Should I Get a Prenuptial Agreement or a Postnuptial Agreement?

Prenuptial Agreement

When planning a wedding, or contemplating a marriage with a partner, one of the last things on a couple’s mind is the contractual agreements that may need to be entered into between them. However, if the question of a prenuptial agreement or postnuptial agreement does arise, it is important to know the distinctions between these two documents and which one might be best for your marriage. If you have any questions regarding a prenuptial or postnuptial agreement, contact a Florida Family Law Attorney today.

The main distinction between a premarital and post nuptial agreement is the timing of such a contract. A prenuptial agreement is made in contemplation of marriage with the marriage being the necessary consideration required of a contract. Therefore, such agreements are made prior to a marriage ceremony. In contrast, a postnuptial agreement is made during the course of a marriage. However, both of these agreements address similar, if not identical topics, such as what occurs in the case of a divorce or death of your spouse regarding: the classification of marital and nonmarital assets and respective distribution of such, past and future earnings, retirement accounts, alimony awards, and any other topics deemed appropriate or applicable to the individual couple. Yet, when deciding if you should obtain either a prenuptial or postnuptial agreement it is important to look at your specific needs, or desires, in comparison to what each agreement can provide you.

For instance, many engage in a prenuptial agreement to deter the suspicions or worry of a spouse entering the marriage based solely on financial status. Therefore, the couple can draft certain limitations on property awards, alimony, and have their future spouse waive their right to any future earnings of a business venture, in order to alleviate some worry of financial motives. Other couples contract a prenuptial agreement to make full disclosures of their individual finances, including assets, liabilities, and income. This provides for a better understanding of the financial status of the parties and allows each to determine the divestment of each debt or asset upon a divorce or death of a spouse. Finally, and one of the most popular reasons a couple engages in a prenuptial agreement is to protect children from a previous relationship. These agreements can provide for the children financially, by having a partner waive rights to certain property or assets. This will protect the children in case of a death, as in Florida, the spouse will retain a great deal of property after a death, however, if contractually, a spouse has waived certain rights, and the parent has divested their interest to the children directly the spouse will have no claim.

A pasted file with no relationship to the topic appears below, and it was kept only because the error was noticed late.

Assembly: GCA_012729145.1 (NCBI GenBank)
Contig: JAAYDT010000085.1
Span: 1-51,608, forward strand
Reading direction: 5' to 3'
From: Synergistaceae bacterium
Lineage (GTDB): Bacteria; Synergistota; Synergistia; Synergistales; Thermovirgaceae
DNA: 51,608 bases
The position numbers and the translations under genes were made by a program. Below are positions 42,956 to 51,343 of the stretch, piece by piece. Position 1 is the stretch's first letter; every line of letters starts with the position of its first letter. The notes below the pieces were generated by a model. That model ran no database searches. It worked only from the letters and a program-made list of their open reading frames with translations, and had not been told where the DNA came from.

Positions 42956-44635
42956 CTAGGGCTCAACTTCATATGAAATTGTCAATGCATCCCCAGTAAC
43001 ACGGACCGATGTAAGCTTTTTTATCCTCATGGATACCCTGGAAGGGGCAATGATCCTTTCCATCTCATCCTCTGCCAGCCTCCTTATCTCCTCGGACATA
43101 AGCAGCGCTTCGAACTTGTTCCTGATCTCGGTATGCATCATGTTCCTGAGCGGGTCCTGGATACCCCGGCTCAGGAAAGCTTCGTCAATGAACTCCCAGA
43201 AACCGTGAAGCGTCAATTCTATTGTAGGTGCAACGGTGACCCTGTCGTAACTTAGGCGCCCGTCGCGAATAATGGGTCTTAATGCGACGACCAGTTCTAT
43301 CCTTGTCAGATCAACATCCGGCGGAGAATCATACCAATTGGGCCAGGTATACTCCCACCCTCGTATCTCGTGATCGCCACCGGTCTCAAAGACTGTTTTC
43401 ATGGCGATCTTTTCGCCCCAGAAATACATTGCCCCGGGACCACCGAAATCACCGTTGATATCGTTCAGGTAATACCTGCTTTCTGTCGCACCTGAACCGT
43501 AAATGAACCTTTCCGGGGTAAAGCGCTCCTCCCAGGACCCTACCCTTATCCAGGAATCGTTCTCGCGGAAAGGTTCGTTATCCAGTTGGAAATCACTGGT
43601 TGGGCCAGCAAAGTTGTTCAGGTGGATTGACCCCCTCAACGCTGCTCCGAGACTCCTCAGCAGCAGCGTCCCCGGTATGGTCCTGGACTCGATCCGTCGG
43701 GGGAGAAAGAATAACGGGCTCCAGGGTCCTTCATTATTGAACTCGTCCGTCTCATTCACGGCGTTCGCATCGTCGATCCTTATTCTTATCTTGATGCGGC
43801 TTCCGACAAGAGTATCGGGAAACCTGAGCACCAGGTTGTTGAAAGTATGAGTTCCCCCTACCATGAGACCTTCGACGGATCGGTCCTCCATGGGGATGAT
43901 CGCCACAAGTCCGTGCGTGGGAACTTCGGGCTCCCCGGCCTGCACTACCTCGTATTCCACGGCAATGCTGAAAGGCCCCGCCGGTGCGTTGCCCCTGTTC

Postnuptial agreements can be used in many different ways and are likely to be more comprehensive than a prenuptial agreement, due to the passage in time and likely acquirement of assets and debts to distribute and discuss in the contract. First, a postnuptial agreement can amend a prenuptial agreement between you and your spouse. If property has changed, or the prior agreement no longer is in your best interest, or needs to be updated in any way, a postnuptial agreement can achieve these objectives. However, a great deal of individuals enter into a postnuptial agreement when they are contemplating a divorce or separating. The couple will likely discuss every object that would be subject to their divorce, such as equitable distribution of assets and liabilities, incomes, retirement plans, the sale or transition of the home, and a parenting plan arrangement. This allows the couple, if they choose to go forward with a divorce, to have a more simplified process as they have already engaged in a settlement.

Prenuptial and post nuptial agreements can be of great aid to any couple. However, it is important to discuss with your Florida Family Law Attorney which contract may best suit your needs and have them draft it in accordance with proper Florida statutory law. We will protect your rights and needs throughout this process and ensure you are properly advised of your options.

Speaking to an attorney at our Florida office is free of charge, and we accept calls 24 hours a day, 7 days a week. Contact us at 850-307-5211 or complete an online contact form to get in touch with a member of our team today.

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